Friday, January 31, 2014
The SEC's 25 best players: No. 1
By Sam Khan Jr.
The No. 1 player in our countdown seemed to have it all: the production, the highlights, the nickname, the hardware (at least from 2012) and more media coverage than one can fathom. He left an indelible mark on college football and his sophomore season did not disappoint.
Texas A&M's Johnny Manziel's ability to beat teams passing or running made him the SEC's most dangerous weapon.
2013 summary: Manziel was a finalist for the Heisman Trophy, finishing fifth in the voting. He finished the season with 4,114 passing yards, 37 touchdowns and 13 interceptions. He completed 69.9 percent of his passes and averaged 9.59 yards per attempt. When running the football, Manziel averaged 5.3 yards per carry, racking up 759 yards and nine touchdowns on 144 carries. His adjusted QBR of 86.3 was the best in the SEC and No. 3 nationally behind Marcus Mariota and Jameis Winston.
Most recent ranking: Ranked No. 2 in the 2013 preseason countdown.
Making the case for Manziel: Whenever he played, Johnny Football was must-see TV. But that's not why he's No. 1. He probably was the single-most difficult player to defend in recent memory. Ask Alabama coach Nick Saban, who was all smiles and most of all, relieved, when the Crimson Tide survived Manziel (562 total yards and five touchdowns that day) and the Aggies on Sept. 14:
"You can't prepare for him because he makes so many plays when you've got him on the run and everything else breaks down," Saban said. "And then you think, 'OK, we're going to make him throw the ball from the pocket,' and he has a lot stronger arm and is a lot more accurate than anybody gives him credit for. He made some damn good throws against us the last two years.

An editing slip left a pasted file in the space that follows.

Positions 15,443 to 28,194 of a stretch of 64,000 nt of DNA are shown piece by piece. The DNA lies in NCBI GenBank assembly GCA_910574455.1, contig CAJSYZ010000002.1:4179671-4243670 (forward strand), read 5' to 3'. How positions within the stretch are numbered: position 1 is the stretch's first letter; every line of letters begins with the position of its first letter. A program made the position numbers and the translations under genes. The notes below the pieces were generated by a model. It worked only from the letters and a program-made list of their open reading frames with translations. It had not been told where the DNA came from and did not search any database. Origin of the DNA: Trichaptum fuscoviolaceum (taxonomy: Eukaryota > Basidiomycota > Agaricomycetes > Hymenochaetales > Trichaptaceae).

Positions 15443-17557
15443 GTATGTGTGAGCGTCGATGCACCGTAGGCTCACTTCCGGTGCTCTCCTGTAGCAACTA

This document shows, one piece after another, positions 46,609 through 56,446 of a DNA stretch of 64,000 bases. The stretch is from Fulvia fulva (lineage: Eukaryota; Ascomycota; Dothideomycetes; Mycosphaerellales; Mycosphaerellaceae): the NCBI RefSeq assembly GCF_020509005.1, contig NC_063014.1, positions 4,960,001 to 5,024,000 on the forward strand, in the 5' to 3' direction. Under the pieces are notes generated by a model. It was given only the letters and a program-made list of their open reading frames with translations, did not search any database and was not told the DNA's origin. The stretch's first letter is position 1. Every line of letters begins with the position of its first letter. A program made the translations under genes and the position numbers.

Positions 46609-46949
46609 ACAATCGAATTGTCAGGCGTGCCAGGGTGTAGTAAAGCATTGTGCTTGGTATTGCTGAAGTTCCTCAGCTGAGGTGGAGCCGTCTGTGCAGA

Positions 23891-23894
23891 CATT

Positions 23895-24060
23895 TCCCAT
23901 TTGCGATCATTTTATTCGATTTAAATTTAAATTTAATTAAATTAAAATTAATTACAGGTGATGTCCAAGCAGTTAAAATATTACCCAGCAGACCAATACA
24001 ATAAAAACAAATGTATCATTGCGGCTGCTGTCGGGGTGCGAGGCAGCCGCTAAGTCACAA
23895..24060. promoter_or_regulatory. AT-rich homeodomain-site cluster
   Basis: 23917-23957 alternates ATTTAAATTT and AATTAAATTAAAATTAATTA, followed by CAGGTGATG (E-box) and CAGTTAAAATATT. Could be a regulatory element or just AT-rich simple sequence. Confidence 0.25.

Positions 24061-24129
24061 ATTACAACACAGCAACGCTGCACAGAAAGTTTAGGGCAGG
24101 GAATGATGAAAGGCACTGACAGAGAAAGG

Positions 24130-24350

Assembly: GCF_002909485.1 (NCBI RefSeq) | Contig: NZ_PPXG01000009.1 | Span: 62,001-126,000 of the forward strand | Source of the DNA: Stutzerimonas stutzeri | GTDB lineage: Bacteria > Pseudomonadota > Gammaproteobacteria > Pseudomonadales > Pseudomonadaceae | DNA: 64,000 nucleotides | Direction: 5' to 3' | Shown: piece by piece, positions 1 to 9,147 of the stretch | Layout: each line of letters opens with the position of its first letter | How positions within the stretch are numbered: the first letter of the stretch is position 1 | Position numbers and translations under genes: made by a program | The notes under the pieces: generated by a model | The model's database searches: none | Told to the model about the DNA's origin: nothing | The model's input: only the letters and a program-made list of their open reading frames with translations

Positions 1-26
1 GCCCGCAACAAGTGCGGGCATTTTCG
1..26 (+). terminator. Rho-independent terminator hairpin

"His instincts, though, are what make him so difficult to defend. It's like he has eyes in the back of his head."
Though he won the Heisman Trophy in 2012, he saw improvement in his passing statistics in most major categories, including completion percentage, yards per attempt and touchdowns. He progressed significantly as a passer as a sophomore after being known as mostly a scrambler in his freshman season.
What's more is that he showed improvement in his game despite coming into the year with a ton of scrutiny (many would argue self-inflicted). His highly publicized, turbulent offseason included an NCAA investigation that wasn't resolved until the week of the season opener and incessant chatter about his on-field behavior in the season opener. Eventually, Manziel was able to shove it all aside, focus and perform at a high level. He also showed his toughness, battling a throwing shoulder injury as well as thumb and ankle injuries down the stretch, but almost never came off the field.
It's hard to argue with his performance when you see what he did against Alabama or Auburn (502 total yards and five total touchdowns) or the way he willed the Aggies to comeback wins against Ole Miss and Duke or the numerous highlight worthy plays he orchestrated (seriously, who else can do this?). The season didn't go quite the way he or the Aggies expected, but that can be attributed to several factors, many of which are out of Manziel's control. Bottom line, if we were picking a team, playground pickup basketball style, out of the pool of players in the SEC to win a football game today, Manziel's probably the first pick.